There is no doubt among literary critics (Mitzman 1977; Michaels 1983; et al.) whom Frank had in mind as that ‘most ingenious living representative and researcher of psychoanalytic science in Europe … in the middle of the twentieth Century’: Carl Gustav Jung. And it is equally clear that ‘Doctor Otto Kreuz’ is none other than Otto Gross. Although this is a fictionalized account, and although the brochure in question is not listed in the index of Jung’s library (Shamdasani 1996), I believe it is nevertheless legitimate to introduce a work of fiction to assist in raising the question of Gross’ contemporary standing. We should recall, though, that an autobiographical novel is obviously not the same as a historical document. Today, as I said, most analysts have never heard of Otto Gross, and if they have, their knowledge is often confined to, ‘Isn’t that the one who became schizophrenic?’ This is the result of an approach to the history of psychoanalysis which, following Erich Fromm, might be called ‘Stalinistic’ (1958, p. 195). Fromm’s parallel works up to a point when one considers how, in the history of psychoanalysis, just as in the Stalinistic history of the Soviet Union, labels like ‘schizophrenic’ or ‘psychotic’ were awarded to many of the most brilliant thinkers – Jung, Ferenczi, Rank, Reich, to name but a few. They can almost be regarded as orders of merit – expressions, really, of the (analytic) revolution’s devouring its children. It is interesting to note here that, writing about the expulsion ‘from Freud’s circle and/or the International Psychoanalytic Association … of Otto Gross, a communitarian anarchist, Wilhelm Reich, an erstwhile communist, and Erich Fromm, a life-long socialist’, Burston uses the term ‘purged’ (in 1909, 1933 & 1947 respectively) (Burston 1996, p. 74).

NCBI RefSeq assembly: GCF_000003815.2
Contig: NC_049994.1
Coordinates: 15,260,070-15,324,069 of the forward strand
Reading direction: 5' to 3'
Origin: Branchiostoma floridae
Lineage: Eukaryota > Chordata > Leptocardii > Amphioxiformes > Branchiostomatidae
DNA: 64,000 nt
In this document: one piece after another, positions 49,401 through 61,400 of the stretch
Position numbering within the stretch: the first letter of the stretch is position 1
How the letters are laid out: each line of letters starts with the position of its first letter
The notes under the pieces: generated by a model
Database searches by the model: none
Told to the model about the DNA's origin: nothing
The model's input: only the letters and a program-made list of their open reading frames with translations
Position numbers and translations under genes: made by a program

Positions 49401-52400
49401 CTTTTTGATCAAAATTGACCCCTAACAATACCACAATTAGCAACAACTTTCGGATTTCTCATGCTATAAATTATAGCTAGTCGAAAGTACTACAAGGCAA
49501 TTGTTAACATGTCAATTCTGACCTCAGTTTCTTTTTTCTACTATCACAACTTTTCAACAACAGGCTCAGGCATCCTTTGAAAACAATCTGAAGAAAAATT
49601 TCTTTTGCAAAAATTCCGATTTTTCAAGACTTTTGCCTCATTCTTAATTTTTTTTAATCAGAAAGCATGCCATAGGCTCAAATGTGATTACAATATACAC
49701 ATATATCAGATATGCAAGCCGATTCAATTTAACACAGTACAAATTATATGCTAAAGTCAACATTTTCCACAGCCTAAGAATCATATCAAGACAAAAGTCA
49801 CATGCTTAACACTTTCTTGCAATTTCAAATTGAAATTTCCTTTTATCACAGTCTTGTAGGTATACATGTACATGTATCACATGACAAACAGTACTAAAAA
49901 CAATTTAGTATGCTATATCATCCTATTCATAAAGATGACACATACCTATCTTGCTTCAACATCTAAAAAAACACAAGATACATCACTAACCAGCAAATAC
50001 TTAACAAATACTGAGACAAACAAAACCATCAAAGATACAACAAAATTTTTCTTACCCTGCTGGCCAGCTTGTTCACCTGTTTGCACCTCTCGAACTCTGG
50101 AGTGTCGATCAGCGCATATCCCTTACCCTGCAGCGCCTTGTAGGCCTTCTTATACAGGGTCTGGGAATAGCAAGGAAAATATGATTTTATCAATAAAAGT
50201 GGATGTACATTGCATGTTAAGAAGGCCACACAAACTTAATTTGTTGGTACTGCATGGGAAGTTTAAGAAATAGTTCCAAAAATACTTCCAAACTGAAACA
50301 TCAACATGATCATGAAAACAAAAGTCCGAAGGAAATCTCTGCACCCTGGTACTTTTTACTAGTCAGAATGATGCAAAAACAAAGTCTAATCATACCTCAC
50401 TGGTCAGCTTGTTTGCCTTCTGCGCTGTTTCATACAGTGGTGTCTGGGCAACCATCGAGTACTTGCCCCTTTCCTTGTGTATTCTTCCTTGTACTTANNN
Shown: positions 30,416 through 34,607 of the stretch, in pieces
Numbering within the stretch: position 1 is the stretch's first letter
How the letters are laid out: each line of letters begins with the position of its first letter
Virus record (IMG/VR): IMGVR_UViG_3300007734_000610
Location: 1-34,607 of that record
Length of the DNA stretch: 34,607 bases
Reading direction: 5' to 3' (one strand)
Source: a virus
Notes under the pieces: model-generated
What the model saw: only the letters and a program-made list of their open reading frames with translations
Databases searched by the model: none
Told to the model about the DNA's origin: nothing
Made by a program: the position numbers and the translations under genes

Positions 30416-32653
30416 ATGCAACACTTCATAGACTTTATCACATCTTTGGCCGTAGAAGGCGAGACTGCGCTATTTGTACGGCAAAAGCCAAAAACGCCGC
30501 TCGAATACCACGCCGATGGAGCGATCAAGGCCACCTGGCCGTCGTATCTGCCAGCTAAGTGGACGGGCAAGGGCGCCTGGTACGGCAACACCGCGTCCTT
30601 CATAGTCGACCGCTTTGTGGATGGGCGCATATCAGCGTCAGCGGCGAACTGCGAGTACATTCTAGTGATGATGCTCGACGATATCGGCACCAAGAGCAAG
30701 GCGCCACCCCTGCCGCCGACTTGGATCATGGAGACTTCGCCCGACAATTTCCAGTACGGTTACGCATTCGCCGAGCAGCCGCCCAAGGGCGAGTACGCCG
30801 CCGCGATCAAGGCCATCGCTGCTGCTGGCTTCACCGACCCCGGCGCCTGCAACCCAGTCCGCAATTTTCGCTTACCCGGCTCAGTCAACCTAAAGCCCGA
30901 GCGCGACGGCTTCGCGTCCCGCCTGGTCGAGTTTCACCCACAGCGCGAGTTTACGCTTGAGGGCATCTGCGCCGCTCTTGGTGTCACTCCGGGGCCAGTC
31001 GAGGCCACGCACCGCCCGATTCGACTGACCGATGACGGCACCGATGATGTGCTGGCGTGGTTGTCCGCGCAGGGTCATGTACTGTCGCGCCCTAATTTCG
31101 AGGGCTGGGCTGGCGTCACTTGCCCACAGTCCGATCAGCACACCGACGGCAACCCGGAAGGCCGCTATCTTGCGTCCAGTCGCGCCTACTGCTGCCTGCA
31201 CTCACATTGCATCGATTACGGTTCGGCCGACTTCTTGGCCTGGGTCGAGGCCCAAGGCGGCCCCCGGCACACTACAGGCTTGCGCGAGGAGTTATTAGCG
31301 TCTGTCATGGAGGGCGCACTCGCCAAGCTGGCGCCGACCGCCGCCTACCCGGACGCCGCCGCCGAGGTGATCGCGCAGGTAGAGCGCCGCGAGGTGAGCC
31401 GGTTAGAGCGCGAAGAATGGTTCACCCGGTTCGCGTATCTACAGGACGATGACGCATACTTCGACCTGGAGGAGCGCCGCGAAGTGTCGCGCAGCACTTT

p.1921. when the greatest minds in analysis were full of the highest praise for Otto Gross. This work is abbreviated as FJL in this paper. p. Jung wrote to Freud. In his autobiography that he was working on at the end of his life. among those who have followed you up to now. 1921) repeatedly reviewed Gross’ works. ed. 58). Jung of 1909: ‘He is still completely and entirely the pupil of Otto Gross’ (Cremerius 1986. ‘Gross was my first instructor in the technique of psycho-analysis’ (Jones 1990. ‘I wish Gross would meet you . was born 17 March 1877 in Gniebing near Feldbach in Styria. p.5 1909a. in the first decade of the 19th Century. And even as late as 1986 the eminent German scholar of psychoanalysis Prof. 126). 156. G. for example. The writer Franz Jung (1888–1963. published his first papers and had his first treatment for drug addiction at the Burghölzli Clinic near Zürich. ‘In Gross I experienced all too many aspects of my own nature. In 1912. 464). Jones wrote. p. Grohs and Grosz). p. ‘There is no doubt that. Jung after his treatment of Gross. G.4 In 1908 year Ernest Jones met Gross in Munich. in an unpublished fragment of a novel.) In 1910 Ferenczi wrote about Gross to Freud. Wilhelm Stekel spoke of ‘the ingenious Otto Gross’ (Stekel 1923. 211). he is the most significant’ (Brabant. In 1901–02 he worked as a psychiatrist and assistant doctor in Munich and Graz. my emphasis. His initial contact with Freud was either at this time or by 1904 at the latest.). 154). came from Retz near Vienna.) Gross’ mother Adele. In 1908. except perhaps for Otto Gross’ (FJL. Jung c.3 A few months earlier. Freud had written to Jung. Both Karl Abraham (1905. ‘You are really the only one capable of making an original contribution. 20).d. née Raymann (1854–1942). Gross was mostly educated by private tutors and in private schools. even goes as far as calling Gross ‘a friend of Dr Freud and the intellectual father of Professor Jung (Szittya n. Jung) claims that Gross became Freud’s assistant much earlier than that. 21) except for a passage in a letter to Freud from C. 1909b). So who was this Otto Gross? Biographical survey Otto Hans Adolf Gross (also Groß. He became a medical doctor in 1899 and travelled as a naval doctor to South America in 1900 at which time he became addicted to drugs. Falzeder 1993. Johannes Cremerius writes about the C. p.. (He was.658 Gottfried Heuer Yet there was a time. p. 173f. the originator of dactyloscopy. His father Hans (also Hanns) Gross (1847–1915) was a professor of criminology and one of the leading authorities worldwide in this field. and Ferenczi (1920. p. so that he often seemed like my twin brother’ (Freud/Jung Letters. Alfred Adler referred to Gross as ‘brilliant’ (Adler 1997. Austria. McGuire 1974. the science of interpreting and using finger prints. G. The Hungarian writer Emil Szittya (1886–1964) who knew Gross well. no relation to C. pp. but there is no evidence that Gross had any contact with Freud before 1904 other than his assertion (F.